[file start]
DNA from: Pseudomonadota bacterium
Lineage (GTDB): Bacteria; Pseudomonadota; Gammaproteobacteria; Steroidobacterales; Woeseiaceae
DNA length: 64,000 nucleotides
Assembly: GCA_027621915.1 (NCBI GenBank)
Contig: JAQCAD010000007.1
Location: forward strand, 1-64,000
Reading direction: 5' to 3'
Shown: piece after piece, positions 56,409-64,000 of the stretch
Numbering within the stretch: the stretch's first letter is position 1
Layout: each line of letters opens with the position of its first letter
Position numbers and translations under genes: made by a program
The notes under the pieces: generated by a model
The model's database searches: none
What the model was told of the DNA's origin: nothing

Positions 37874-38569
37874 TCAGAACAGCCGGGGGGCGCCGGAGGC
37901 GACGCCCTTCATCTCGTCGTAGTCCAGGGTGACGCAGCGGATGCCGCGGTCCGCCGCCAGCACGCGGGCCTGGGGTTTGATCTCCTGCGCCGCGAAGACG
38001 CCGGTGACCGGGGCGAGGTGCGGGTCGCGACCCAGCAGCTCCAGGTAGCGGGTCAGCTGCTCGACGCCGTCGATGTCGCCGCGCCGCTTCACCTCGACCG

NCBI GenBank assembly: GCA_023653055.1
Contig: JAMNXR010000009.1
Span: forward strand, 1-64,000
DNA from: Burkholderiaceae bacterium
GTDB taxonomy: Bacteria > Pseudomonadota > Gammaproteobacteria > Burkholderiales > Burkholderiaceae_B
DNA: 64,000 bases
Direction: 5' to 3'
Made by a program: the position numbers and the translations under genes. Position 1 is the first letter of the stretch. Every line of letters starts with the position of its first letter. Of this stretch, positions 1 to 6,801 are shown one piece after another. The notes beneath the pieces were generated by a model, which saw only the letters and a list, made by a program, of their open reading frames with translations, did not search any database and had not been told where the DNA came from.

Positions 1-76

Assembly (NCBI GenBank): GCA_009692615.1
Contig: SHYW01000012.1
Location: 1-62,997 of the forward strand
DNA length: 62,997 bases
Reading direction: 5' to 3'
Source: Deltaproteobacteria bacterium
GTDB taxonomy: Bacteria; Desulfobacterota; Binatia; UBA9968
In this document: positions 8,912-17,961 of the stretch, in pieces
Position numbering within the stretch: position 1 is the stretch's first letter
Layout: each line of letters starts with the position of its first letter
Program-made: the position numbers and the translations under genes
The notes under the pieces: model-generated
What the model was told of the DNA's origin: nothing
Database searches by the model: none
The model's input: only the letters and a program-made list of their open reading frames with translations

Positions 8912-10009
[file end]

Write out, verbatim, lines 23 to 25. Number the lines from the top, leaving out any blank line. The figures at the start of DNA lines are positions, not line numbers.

GTDB taxonomy: Bacteria > Pseudomonadota > Gammaproteobacteria > Burkholderiales > Burkholderiaceae_B
DNA: 64,000 bases
Direction: 5' to 3'